Every person reading this uses a computer.
But what do you expect from your computer?
Your expectation depends on what you are used to. I am a software developer and I also use my machine for the typical stuff (web, mail, etc.).
Five years ago I used Mac OS 9 in my daily life and I became used to the fact that my machine would crash often and I would have to stop whatever I was doing and reboot. It wasn't really the time it took the machine to reboot which was annoying, it was the interruption of my workflow. I fell into a pattern of closing applications like my mail client when i wasn't doing email just in case the machine would crash because of some development badness that I ran into. I started the day by rebooting the machine out of habit (probably from earlier versions of Mac OS which were less stable). I rarely put my machines to sleep because it was common to not come out of sleep cleanly. And, while I had multiple applications running at the same time, if I started some long copy over the network or a large archive task I tended to stop doing work in my other applications until the long operations were finished.
I carried some of these expectations and habits over when I switched to Mac OS X. But as time passed and it became clear that Mac OS X was very stable, my expectations and habits changed. I stopped quiting from my mail client and just left it running all the time. I never restarted my machine at the beginning of my day. I started using sleep on my laptop and just waking it whenever I wanted to work, working, and putting the machine to sleep. I never quit from my mail client or my IM client or my web browser. I even leave my development system running.
My expectations have changed. The crashes have gone from daily interruptions of my workflow to very rare interruptions. I open my computer and bring up my mail and IM clients and, at the same time, start doing updates from my source code control system. I don't have any fear that my machine will crash. I assume everything will just work, and 99% of the time it does. I can start a long network upload of a submission to a client, check my mail, switch to another project and begin a long compile and I never pause to worry about one of the operations failing.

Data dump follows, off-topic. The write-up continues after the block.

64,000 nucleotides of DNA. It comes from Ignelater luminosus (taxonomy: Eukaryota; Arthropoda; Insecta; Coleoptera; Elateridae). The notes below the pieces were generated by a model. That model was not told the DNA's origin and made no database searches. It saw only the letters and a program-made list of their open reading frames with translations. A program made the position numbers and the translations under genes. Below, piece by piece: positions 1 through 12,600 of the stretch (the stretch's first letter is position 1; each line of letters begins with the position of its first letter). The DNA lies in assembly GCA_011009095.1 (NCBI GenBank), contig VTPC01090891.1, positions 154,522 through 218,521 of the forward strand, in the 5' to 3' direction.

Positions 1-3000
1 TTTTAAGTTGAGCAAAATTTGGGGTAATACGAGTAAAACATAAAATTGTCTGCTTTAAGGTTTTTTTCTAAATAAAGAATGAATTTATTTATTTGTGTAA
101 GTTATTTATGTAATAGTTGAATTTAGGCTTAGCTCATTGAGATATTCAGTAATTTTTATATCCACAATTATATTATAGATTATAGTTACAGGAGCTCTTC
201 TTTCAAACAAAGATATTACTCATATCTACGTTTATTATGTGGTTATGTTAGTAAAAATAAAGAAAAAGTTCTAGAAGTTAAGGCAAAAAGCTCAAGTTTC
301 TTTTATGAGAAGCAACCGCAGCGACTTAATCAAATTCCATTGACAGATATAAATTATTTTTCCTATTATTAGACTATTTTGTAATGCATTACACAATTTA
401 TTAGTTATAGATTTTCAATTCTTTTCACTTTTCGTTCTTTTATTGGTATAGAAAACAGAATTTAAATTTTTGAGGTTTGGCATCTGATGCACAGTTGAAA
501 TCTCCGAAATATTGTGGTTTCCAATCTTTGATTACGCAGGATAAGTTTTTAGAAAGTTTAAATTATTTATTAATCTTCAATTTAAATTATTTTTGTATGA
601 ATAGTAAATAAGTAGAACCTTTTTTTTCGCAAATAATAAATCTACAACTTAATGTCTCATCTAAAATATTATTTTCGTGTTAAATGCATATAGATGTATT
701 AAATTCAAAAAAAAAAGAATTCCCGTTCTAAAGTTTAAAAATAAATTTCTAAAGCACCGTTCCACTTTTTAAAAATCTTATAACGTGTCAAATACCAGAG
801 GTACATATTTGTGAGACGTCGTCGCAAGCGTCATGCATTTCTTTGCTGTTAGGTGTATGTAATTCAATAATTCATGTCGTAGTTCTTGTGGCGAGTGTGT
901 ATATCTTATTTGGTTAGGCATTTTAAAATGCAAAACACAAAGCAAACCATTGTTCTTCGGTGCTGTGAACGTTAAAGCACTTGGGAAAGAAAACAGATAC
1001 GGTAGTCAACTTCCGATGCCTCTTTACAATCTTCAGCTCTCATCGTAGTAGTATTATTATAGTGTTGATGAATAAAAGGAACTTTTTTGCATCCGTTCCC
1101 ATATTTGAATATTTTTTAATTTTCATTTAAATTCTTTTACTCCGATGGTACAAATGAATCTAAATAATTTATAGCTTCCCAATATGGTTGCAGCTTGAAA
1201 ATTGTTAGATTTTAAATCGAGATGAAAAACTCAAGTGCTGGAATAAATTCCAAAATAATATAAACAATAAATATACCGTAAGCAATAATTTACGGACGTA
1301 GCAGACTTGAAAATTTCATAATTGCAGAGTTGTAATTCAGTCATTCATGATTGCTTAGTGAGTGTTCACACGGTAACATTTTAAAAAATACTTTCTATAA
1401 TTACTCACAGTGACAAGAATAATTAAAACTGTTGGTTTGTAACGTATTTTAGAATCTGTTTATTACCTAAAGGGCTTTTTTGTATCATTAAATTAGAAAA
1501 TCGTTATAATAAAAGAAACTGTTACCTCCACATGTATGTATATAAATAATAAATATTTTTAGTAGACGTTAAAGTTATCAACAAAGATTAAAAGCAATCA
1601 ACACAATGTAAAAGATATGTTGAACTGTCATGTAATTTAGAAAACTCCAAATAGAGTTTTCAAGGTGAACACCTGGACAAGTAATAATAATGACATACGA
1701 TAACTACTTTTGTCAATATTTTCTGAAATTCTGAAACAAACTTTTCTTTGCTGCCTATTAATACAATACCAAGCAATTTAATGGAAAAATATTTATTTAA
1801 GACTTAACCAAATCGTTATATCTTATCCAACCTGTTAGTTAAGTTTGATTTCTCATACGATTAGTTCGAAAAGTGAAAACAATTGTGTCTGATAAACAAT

Why am I telling you this? I am telling you this because I want you to think about your expectations during the course of the day. When you start a task or tasks on your machine, do you start them and just assume they will finish or do you pause and make sure they finish before moving on to the next task? When you try something new, does it work like you expect? Or, when you try anything new, do you expect it to fail because it won't work the way you expect?
Think about this as you work. If your expectations during the day are mostly that things won't work, or things won't finish unless you stop stressing the machine while they are happening, then I suggest that you think about what software on your machine is keeping your expectations from being positive. Once you identify the thing that is keeping your expectations negative, you should replace it so you can get on with your life.